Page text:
Not being a git expert, I still sometimes stumble on straightforward things. Recently I did a
git checkout and ran into merge difficulties. One version of a spec had a particular example commented out; another version didn't. I wrestled git for a while, trying to find a way to tell it, "Dude I don't care, pick one file or the other so I can get on with my day." Neither version of the file mattered, because after a day or two more of work, the branch won't need the file at all.
After searching for a simpler solution, I cleaned the file up by hand, did
git add filename, plus
git commit filename, and I was done. Some of the messages I got during the process were confusing, however, and I didn't remember right away that you're supposed to
git add a file that git already knows about.
The first time you use git, people tell you, first you
git add the new files git needs to know about, and then you
git commit those files. It's pretty easy to leap to the conclusion that
git add means "add this file to the list of things git cares about," which makes this use case a little counter-intuitive, or at least less obvious than I would have liked. It's kind of like git has Alzheimer's and you have to introduce it to the same new person twice.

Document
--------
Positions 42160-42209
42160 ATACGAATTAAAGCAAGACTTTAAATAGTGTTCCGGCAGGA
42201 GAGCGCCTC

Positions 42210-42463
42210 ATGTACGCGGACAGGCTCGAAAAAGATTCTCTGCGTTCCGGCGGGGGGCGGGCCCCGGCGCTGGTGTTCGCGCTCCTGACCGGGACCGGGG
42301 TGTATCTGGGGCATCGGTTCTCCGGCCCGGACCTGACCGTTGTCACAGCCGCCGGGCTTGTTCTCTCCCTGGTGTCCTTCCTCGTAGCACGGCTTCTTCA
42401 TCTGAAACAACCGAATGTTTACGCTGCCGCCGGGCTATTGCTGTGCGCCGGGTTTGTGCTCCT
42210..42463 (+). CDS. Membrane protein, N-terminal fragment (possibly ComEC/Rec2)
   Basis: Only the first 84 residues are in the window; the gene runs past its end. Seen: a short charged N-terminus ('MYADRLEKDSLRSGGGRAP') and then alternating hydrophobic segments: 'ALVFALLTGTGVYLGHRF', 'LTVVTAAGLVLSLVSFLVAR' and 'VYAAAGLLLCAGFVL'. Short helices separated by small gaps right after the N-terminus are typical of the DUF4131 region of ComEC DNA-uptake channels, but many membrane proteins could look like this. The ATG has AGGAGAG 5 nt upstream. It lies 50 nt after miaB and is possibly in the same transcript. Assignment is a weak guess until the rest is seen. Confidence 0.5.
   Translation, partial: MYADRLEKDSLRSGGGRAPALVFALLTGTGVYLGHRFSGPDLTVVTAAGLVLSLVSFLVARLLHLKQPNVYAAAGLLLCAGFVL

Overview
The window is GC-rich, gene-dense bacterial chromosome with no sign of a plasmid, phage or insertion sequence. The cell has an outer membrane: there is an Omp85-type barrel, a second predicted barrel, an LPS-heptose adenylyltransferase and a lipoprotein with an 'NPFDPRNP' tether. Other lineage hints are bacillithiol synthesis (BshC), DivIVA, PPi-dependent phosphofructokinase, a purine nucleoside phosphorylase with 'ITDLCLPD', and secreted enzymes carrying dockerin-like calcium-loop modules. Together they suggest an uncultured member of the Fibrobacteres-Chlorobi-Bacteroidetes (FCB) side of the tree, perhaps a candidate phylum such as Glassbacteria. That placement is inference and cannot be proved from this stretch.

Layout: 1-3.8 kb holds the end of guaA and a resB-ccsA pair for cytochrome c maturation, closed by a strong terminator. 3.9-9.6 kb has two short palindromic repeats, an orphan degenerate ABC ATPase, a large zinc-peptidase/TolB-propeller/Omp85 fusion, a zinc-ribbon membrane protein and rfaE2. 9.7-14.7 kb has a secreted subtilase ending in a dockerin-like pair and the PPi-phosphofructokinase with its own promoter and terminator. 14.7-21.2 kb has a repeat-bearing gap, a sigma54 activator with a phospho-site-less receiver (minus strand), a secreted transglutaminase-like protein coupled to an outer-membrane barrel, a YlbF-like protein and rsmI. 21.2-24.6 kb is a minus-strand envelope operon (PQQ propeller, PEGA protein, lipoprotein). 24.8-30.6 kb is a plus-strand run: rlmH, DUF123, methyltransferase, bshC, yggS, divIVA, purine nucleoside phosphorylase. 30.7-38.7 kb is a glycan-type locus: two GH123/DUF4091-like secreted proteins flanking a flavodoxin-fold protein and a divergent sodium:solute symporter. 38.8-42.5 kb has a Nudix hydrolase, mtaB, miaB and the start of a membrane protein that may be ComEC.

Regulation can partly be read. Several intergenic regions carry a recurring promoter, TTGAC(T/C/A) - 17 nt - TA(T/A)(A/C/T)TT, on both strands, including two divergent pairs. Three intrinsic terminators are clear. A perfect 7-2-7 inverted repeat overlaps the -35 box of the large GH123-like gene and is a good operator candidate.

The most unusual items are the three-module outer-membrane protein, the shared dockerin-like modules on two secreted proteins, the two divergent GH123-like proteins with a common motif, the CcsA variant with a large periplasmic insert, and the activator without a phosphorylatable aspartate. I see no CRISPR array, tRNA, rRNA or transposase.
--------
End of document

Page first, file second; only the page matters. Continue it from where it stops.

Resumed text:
A git tutorial on the GNU Smalltalk blog has part of the answer:
What git add does is to move the current version of the named file to a special staging area, holding files that are ready to be committed
The GitHub blog reports that
git add may soon take on the new name
git stage, to reflect this.
I’m excited that staging files may soon be done via ‘git stage’ rather-than/in-addition-to ‘git add’. This is nice for new users who often have a hard time seeing why you have to keep ‘git add’ing to stage your changes.
The GNU Smalltalk git tutorial's interesting and worth reading. I also stumbled across an awesome feature I hadn't known about:
git add (aka
stage) has an interactive console like IRB or the Rails console. You can also use it for commits. I'm going to give that a whirl and I'll post here if I get any interesting results.